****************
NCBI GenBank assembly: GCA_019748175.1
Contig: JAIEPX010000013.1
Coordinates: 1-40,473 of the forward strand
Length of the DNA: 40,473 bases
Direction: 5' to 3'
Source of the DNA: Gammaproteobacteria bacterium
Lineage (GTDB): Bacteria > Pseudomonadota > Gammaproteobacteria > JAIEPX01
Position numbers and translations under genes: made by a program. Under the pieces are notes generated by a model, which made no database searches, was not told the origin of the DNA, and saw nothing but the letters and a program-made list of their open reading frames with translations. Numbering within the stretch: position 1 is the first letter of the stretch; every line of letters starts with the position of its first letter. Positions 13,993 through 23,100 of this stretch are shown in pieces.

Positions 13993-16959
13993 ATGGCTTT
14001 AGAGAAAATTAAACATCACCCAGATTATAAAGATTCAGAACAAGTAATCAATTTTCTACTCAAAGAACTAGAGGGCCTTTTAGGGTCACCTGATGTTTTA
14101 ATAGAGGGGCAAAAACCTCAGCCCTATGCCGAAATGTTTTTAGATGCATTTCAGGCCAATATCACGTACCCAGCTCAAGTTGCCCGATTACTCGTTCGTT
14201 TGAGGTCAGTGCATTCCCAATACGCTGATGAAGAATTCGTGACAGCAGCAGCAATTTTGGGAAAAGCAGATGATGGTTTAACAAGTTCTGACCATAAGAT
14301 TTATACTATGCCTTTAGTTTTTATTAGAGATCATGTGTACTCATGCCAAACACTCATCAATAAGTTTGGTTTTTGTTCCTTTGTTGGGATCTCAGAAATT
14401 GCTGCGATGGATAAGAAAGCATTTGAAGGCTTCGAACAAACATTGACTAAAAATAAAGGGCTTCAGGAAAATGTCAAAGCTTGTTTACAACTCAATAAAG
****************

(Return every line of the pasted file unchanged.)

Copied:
NCBI GenBank assembly: GCA_019748175.1
Contig: JAIEPX010000013.1
Coordinates: 1-40,473 of the forward strand
Length of the DNA: 40,473 bases
Direction: 5' to 3'
Source of the DNA: Gammaproteobacteria bacterium
Lineage (GTDB): Bacteria > Pseudomonadota > Gammaproteobacteria > JAIEPX01
Position numbers and translations under genes: made by a program. Under the pieces are notes generated by a model, which made no database searches, was not told the origin of the DNA, and saw nothing but the letters and a program-made list of their open reading frames with translations. Numbering within the stretch: position 1 is the first letter of the stretch; every line of letters starts with the position of its first letter. Positions 13,993 through 23,100 of this stretch are shown in pieces.

Positions 13993-16959
13993 ATGGCTTT
14001 AGAGAAAATTAAACATCACCCAGATTATAAAGATTCAGAACAAGTAATCAATTTTCTACTCAAAGAACTAGAGGGCCTTTTAGGGTCACCTGATGTTTTA
14101 ATAGAGGGGCAAAAACCTCAGCCCTATGCCGAAATGTTTTTAGATGCATTTCAGGCCAATATCACGTACCCAGCTCAAGTTGCCCGATTACTCGTTCGTT
14201 TGAGGTCAGTGCATTCCCAATACGCTGATGAAGAATTCGTGACAGCAGCAGCAATTTTGGGAAAAGCAGATGATGGTTTAACAAGTTCTGACCATAAGAT
14301 TTATACTATGCCTTTAGTTTTTATTAGAGATCATGTGTACTCATGCCAAACACTCATCAATAAGTTTGGTTTTTGTTCCTTTGTTGGGATCTCAGAAATT
14401 GCTGCGATGGATAAGAAAGCATTTGAAGGCTTCGAACAAACATTGACTAAAAATAAAGGGCTTCAGGAAAATGTCAAAGCTTGTTTACAACTCAATAAAG